For 28 years, Georgia-based nonprofit Women In Technology (WIT) has built a reputation for helping women navigate careers in tech. WIT was expected to kick off its inaugural cybersecurity educational program for single mothers at Emory University in the Atlanta area on March 25, but as COVID-19 forced Americans to self-quarantine and caused major shutdowns, WIT decided to postpone the program.
- The program was slated to be one of the very first of it’s kind, addressing the needs of single mothers to get jobs in tech.
- The total cost committed to the program was $200,00 for the 21 students to complete instruction in person within 12 weeks.
- Should COVID-19 prolong social distancing, it could become challenging to fund and expand future cybersecurity training programs through the partnership.
Andrianna Hamwright, 31, is a single mother of a 10-year-old daughter. Hamwright is a data analyst for a finance company and has been recovering from mental and physical abuse inflicted on her by the father of her child. Though she had a respectable job, the relationship with her ex damaged her self-confidence.
This all changed when she learned about WIT’s program. In February, she was invited to go to a food pantry thanks to a single mothers program that her apartment complex operates. There she met a woman who was inviting single mothers under the age of 35 to apply to WIT’s cybersecurity program.
“I said, ‘Lord, this is it. This is what will take me back to that level, to take me back to together,’” said Hamwright.
Intrigued about the opportunity, Hamwright said she texted 80 friends, all of whom were single moms, encouraging them to also apply. None of her friends responded, but she applied anyway.
“This program is about empowering women. I saw that they held forums and that they had mentors to teach you and motivate you,” said Hamwright, who researched WIT before her interview. “I even felt empowered from the interview process. If I could be that empowered by having the interview, what would happen if I completed the program?”
‘WE’RE RESTRUCTURING EVERYTHING’
Designed to break existing barriers that prevent single mothers from having careers in the tech industry, the cybersecurity educational program was structured to be a 12-week program that ran every Saturday at Emory University. “We wanted to focus on helping those that are in need and trying to improve their lives and that of their children,” explained Penny Collins, WIT CEO and founder.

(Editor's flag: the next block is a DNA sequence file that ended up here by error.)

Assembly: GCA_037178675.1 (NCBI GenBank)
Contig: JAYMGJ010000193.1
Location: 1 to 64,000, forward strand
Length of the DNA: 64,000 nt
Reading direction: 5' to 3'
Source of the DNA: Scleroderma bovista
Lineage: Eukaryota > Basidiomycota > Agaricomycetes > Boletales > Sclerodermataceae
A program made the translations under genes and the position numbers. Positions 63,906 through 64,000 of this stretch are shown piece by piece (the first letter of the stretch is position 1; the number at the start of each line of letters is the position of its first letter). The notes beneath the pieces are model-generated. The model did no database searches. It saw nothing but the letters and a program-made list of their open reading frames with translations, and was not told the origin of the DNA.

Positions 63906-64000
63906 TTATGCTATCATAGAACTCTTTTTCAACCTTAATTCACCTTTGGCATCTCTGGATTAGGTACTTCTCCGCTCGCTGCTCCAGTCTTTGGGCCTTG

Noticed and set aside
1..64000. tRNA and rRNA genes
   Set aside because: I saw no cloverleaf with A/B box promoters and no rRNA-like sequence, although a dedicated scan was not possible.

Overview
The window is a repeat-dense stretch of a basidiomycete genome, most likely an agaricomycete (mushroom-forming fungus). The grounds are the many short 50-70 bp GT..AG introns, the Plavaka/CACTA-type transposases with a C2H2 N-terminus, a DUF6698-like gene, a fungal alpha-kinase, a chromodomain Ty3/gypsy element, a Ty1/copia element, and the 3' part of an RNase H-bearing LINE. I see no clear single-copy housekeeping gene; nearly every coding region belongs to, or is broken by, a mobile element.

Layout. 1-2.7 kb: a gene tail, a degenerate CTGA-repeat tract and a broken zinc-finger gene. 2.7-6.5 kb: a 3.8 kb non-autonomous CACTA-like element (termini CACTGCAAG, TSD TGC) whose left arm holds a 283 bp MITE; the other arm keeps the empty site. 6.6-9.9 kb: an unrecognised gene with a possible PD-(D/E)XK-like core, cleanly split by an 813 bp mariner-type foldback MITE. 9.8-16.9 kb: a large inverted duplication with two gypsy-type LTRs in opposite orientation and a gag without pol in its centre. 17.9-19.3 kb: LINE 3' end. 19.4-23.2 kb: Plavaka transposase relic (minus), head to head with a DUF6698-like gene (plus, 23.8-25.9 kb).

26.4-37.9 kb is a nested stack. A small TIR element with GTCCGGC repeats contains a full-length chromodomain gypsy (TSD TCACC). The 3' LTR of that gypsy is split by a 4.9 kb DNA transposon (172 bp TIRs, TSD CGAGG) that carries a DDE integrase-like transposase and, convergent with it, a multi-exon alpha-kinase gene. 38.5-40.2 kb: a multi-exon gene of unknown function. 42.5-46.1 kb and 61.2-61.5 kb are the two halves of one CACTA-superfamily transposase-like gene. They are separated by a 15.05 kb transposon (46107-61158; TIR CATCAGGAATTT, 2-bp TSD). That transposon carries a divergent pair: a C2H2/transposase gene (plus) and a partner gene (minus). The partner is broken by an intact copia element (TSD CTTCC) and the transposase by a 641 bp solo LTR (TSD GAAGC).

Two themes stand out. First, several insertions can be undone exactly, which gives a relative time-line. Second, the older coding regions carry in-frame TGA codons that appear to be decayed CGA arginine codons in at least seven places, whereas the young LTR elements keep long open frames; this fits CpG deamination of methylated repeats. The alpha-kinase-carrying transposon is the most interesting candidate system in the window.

Twenty-one mothers (98 percent of whom were Black), were accepted into the cohort out of 74 applicants in Atlanta. Now, because of coronavirus, the future of the program is in jeopardy.
“We’re restructuring everything,” said Collins. “We can’t do events and programs and all of that right now.”
WIT had partnered with Emory University to lead the training, and had a partnership with Uber that would provide the mothers free transportation to and from campus. They even had deals in place with the nonprofit Sheltering Arms that would extend childcare and development centers for participants.
Each student in the program was expected to receive a laptop, free childcare, and boxed lunches provided at no charge for the duration of the course. Upon completion, each participant would be awarded a Fundamentals of Cybersecurity and Information Security Certificate from Emory.
Should it remain unsafe to meet in person, WIT has asked Emory University to create an online course. They are also working on a pre-course guide for the mothers, to keep them engaged and prepared for the training.
“Their communication is so good. They update weekly or twice a week,” said Hamwright, who is excited and confident that the cybersecurity training will take place. “Last week we got our student IDs and access to Emory’s student portal. The program is still going on, but it’s just slower right now.”
As the women wait to begin the program, WIT is working to help them in other ways during these difficult times.
“Single mothers need a lot of support. Taking hard courses while being single mothers is hard,” said Collins. “With the virus, the children will be at home. It will be a distraction.”
To that end, WIT is finalizing an initiative that will pair the participants with mentors to check in with them until the program officially starts.
“We have 21 phenomenal women in the WIT membership that have volunteered to be mentors to these women,” said Collins. “They will need that support. They will need a technologist that can help them tutor.”
With partnerships secured with tech companies and nonprofits in Atlanta, WIT is not concerned about funding for its inaugural program. However, should COVID-19 prolong social distancing, it could become challenging to fund and expand future cybersecurity training programs.
“I want to have this three to four times a year,” said Collins. “We have $200,000 to offer these 21 single mothers to do this for 12 weeks. We have two semesters funded, but we need other funding centers.”
Collins remains hopeful that things will fall in place by April 25, a month out from the initial start date. But she says WIT is committed to moving forward with the cybersecurity educational program, no matter how long it takes.
“Nothing is going to stop,” said Collins. “We will delay the program until it’s safe.”